Determining valve durability in the era of TAVI

Paul Brennan and Mark Spence

Transcatheter aortic valve implantation (TAVI) has progressed from being a procedure that was solely reserved for patients who were too high risk for surgery to one that is now being considered for lower risk populations. In this commentary, Paul Brennan and Mark Spence review current definitions of bioprosthetic valve durability and how these can be applied to the durability of transcatheter heart valve.

The first “in-human” TAVI was performed in Rouen in 2002. Since then, TAVI has evolved to become an alternative intervention to surgical aortic valve replacement for high-risk patients with severe symptomatic aortic stenosis.1,2 Recent studies have demonstrated the non-inferiority of TAVI to surgery in intermediate-risk patients.3,4 The favourable outcomes of the pivotal trials have led to changes in the class of recommendation for TAVI and, alongside improved valve system technology, we have seen the use of TAVI progressively rise over the last 15 years.5

To aid surgeons and patients choosing between surgery and TAVI, a useable definition of aortic transcatheter heart valve durability and structural valve deterioration is required. This will also provide a firm basis for a coherent discourse for clinical investigators.

Long-term outcomes after bioprosthetic surgical valves have been widely published. Historically, surgical studies have used freedom from reoperation as a primary endpoint, and marker of structural valve deterioration, without defining the specific haemodynamic or imaging criteria required to diagnose deterioriation.6

In a recent 2015 registry, bioprosthetic aortic valve replacement durability was reviewed in 12,569 patients after implantation of the Edwards Lifesciences Carpentier-Edwards Perimount bioprosthesis between 1982 and 2011. The primary endpoint was time to explant for valve deterioration. In this registry, 354 bioprostheses were explanted during the follow-up period with 44% attributable to deterioration. Younger age was a statistically significant risk factor for explant due to deterioration. Actuarial estimates of risk of explant for deterioration at 10, 15 and 20 years—for patients under 60 years age—were 5.6%, 20% and 45%, respectively. In patients aged 60–80 years, risk of explant for deterioration was 1.5%, 5.1% and 8.1%, respectively, for the aforementioned time intervals.7 Freedom from deterioration, observed in a Hancock II registry in 2010, at five, 10, 15, and 20 years was 99.7%, 97.6%, 86.6% and 63.4% respectively.8 Similar outcomes were seen in a St Jude Medical Biocor registry in 2015, with freedom from deterioration at five, 10, 15 and 20 years being 97.9%, 92.1%, 84.8% and 67% respectively.9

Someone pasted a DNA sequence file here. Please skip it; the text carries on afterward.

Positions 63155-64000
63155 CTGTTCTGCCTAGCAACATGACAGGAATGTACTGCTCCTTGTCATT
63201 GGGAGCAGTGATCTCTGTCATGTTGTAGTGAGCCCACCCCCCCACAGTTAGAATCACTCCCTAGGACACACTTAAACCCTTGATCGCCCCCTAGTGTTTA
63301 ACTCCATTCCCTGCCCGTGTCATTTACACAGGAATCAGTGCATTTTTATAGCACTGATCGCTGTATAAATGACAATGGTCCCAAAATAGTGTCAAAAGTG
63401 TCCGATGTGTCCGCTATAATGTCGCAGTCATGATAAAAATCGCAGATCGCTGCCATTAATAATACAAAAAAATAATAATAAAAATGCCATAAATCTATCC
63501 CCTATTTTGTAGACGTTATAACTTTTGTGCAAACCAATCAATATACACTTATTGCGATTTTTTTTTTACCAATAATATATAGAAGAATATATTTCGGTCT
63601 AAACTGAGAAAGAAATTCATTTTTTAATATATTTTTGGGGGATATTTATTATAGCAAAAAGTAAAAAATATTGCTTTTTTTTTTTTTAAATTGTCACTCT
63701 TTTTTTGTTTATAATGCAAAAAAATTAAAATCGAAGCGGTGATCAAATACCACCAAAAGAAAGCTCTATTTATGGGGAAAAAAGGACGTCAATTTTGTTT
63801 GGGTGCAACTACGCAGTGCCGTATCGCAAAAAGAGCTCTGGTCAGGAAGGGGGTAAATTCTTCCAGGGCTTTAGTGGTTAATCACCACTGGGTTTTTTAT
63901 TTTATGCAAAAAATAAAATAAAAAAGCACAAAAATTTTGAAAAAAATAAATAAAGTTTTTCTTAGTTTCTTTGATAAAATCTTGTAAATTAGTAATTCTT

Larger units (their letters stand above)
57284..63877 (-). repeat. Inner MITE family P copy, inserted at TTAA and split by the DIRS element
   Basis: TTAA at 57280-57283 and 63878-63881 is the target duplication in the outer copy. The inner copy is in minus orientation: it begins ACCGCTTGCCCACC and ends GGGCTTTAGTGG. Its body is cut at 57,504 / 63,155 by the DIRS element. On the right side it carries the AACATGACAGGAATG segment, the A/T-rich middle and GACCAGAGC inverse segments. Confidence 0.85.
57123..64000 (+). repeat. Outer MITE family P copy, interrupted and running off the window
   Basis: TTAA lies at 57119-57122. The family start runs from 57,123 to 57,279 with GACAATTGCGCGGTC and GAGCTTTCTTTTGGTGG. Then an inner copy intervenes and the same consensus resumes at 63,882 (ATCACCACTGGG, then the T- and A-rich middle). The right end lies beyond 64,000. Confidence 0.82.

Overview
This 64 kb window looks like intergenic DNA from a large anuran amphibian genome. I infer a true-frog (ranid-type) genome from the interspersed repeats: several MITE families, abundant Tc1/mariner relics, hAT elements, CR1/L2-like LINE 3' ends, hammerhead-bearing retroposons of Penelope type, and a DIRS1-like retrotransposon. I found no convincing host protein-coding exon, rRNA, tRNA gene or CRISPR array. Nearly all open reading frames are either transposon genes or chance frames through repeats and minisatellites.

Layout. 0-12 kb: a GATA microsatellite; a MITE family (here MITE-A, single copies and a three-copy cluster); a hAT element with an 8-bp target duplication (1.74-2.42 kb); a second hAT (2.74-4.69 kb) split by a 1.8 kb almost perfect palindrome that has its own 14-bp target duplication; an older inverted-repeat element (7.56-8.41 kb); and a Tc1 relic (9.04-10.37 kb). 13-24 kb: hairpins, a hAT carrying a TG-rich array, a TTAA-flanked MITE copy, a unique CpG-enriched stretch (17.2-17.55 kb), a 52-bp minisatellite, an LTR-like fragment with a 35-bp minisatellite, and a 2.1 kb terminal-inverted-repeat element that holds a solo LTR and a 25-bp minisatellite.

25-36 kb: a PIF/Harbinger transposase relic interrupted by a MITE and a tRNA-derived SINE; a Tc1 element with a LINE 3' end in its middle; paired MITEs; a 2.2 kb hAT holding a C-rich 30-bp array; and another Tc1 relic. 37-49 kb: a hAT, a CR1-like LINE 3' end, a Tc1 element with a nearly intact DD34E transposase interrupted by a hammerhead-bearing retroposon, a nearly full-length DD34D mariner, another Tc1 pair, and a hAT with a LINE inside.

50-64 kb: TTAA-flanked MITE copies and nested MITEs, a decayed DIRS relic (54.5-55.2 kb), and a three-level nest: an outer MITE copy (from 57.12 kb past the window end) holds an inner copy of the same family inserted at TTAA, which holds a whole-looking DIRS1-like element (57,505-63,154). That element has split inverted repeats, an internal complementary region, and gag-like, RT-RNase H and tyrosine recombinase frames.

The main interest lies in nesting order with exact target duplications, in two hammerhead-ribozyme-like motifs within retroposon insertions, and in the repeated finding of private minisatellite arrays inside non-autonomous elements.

There is, however, a paucity of data with respect to the long-term outcomes of bioprosthetic surgical aortic valve replacement for the patient group for whom TAVI was originally offered.

Several groups have now published five-year outcomes with regards to transcatheter bioprosthetic deterioration. The Medtronic CoreValve and Cribier Edwards/ Edwards Sapien/ Sapien XT bioprostheses were respectively associated with a 1.4% and 1.67% incidence of deterioration at the five-year follow-up point.10,11 Structural valve deterioration was defined in both groups using the surgical definition, of freedom from re-intervention, and also precise echocardiographic criteria according to the VARC (Valve Academic Research Consortium)-1 criterion.

A systematic review of 8,914 patients, across 13 observational studies, focusing on prognosis after TAVI, found that the pooled incidence rate of deterioration was 28.08 per 10,000 patient years, with 12% of patients experiencing deterioration proceeding to reintervention.12

The current VARC-2 definition of deterioration defines it as valve-related dysfunction or the need for a repeat procedure ≥30 days after TAVI and/or not due to endocarditis. Valve related dysfunction, as assessed by echocardiography, is diagnosed in the presence of a mean aortic gradient ≥20mmHg, a rise in gradient of 10mmHg, a dimensionless valve index <0.35 and/or an effective orifice area of ≤0.9-1.1cm2 and/or the presence of moderate-to-severe regurgitation.13 This definition of deterioration does not include valve thrombosis—an important cause of leaflet restriction and increasing gradient.